The right whale, one of the world’s largest and most-endangered marine mammals, is in a slow, precarious recovery. Population estimates hover around 500, a modest gain from the early 1990s, when the species numbered fewer than 300.
International law prohibited hunting right whales beginning in 1949, and U.S. law designated the creatures an endangered species in 1970.
For reasons not fully understood, North Atlantic right whale migration patterns seem to be changing, with fewer being observed in the Gulf of Maine. The right whales migrate from waters off Florida, where they winter, to the waters off Maine and Maritime Canada where they feed in summer, but they may be bypassing the Gulf of Maine in favor of prey found in cooler waters.
“There’s been a shift in marine species, in general, along the coast as ocean waters warm,” said spokeswoman Shelley Dawicki at NOAA’s Northeast Fisheries Science Center.
“Some species are going into deeper areas of the Gulf, others are shifting more to the north where water temperatures are preferred. The waters have been warming in the Gulf for some time now, and we’ve seen some of the warmest temperatures on record in recent years.”
Climate scientists have noted that the Gulf of Maine is warming faster than 95 percent of the world’s oceans.
“Right whales may also be moving farther offshore, farther north, into deeper waters, where they can find food,” Dawicki continued. “We really don’t know where they go, but they generally head north into cooler Canadian waters in the summer.”
Right whales are classified as “baleen” whales, relying on plates inside their mouths with 200-300 bristle-like projections on each side of the jaw that strain food as seawater is inhaled. The plates, made of keratin, can be up to 8 feet long.
Right whales can weigh up to 70 tons and grow up to 55 feet long. Their heads are enormous, contributing to approximately one-fourth of their overall body length.
The tough white patches of skin on their head, known as “callosities,” show up well in photographs and assist researchers in identifying the species. Other identifying characteristics include a black, stocky body, a V-shaped spout, the absence of a dorsal fin, and the large tail they raise as they dive.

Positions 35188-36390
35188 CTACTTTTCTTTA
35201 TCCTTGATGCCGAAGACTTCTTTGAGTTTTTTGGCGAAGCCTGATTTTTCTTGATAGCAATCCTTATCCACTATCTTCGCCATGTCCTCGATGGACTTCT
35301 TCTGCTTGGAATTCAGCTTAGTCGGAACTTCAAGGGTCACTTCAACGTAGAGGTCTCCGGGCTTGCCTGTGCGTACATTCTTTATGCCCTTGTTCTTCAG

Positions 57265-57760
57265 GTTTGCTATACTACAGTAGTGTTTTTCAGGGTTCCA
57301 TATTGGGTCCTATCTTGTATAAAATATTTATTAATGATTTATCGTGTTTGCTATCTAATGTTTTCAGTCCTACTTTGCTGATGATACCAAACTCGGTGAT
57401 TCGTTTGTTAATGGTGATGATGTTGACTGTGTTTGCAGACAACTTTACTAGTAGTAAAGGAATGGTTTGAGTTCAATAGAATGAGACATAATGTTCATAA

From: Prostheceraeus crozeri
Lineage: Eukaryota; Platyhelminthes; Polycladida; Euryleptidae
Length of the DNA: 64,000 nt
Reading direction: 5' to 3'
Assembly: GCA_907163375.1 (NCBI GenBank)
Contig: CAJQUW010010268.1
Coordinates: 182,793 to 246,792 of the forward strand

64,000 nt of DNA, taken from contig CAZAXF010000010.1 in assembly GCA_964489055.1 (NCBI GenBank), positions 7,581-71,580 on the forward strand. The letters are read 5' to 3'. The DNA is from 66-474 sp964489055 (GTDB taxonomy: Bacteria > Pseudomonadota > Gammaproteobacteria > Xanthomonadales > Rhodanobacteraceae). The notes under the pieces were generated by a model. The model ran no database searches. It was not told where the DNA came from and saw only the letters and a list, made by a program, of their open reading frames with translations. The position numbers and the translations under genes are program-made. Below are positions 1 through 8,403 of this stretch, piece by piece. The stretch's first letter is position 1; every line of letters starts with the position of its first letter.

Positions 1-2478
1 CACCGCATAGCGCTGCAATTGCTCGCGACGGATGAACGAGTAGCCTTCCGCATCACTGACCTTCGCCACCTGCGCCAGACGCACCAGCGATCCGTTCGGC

Twice this year the Center for Coastal Studies identified 200 individual right whales in Cape Cod Bay. Sei whales and a rare bowhead whale, usually found in the Arctic, also were observed, Dawicki said. An aerial survey team recently captured an image with a sei whale, bowhead and right whale all in the same image, also a rare occurrence.
One-hundred and ten right whales were observed in a helicopter survey along the ocean shore of Cape Cod in April. Among them were four calves, although one calf later was killed, apparently after being stuck by a boat propeller.
The right whale sightings this spring, some close to shore, likely are the result of an abundant supply of zooplankton there. Dawicki said the whales follow their prey, which also are impacted by temperature change.
The two leading sources of human-caused mortality for North Atlantic right whales are ship strikes and fishing gear entanglements. NOAA’s marine mammal policy analyst Kate Swails said NOAA’s rules on ship speeds in areas where whales have been seen decrease the number of whales hit by boats.
“High-risk Cape Cod Bay is closed from February from April when whales are migrating to that area,” said Swails. “However, encounters still occur in other areas and are a problem.”
NOAA has implemented regulations regarding not only where but also how fishing takes place to help reduce deaths from rope entanglements. NOAA implemented regulations in 2015 requiring offshore lobster traps to be fished in trawls, or strings of traps linked along the bottom, thereby reducing the number of vertical lines.
Despite the regulations, Swails said fishing-related entanglements have increased, which may be linked to changes in fishing practices and where fishing is taking place.
According to a study reported on in the April 2016 edition of Frontiers in Marine Science, fishing entanglements are not only responsible for the deaths of some adult right whales, but may also negatively impact reproduction in the species. The author of the study, Scott Kraus, a scientist with the New England Aquarium in Boston, concluded that fishing entanglements appear to have long-term negative physical effects and may decrease the whales’ ability to later reproduce.
Swails said that five calves were born this year in the North Atlantic, down from 20 in recent years.
Right whales were nearly hunted into extinction because their thick blubber yielded large amounts of oil. Their baleen was used for corsets, buggy whips, backscratchers, and parasol ribs. The whales were easy to locate after being killed because the blubber made them float on the water’s surface.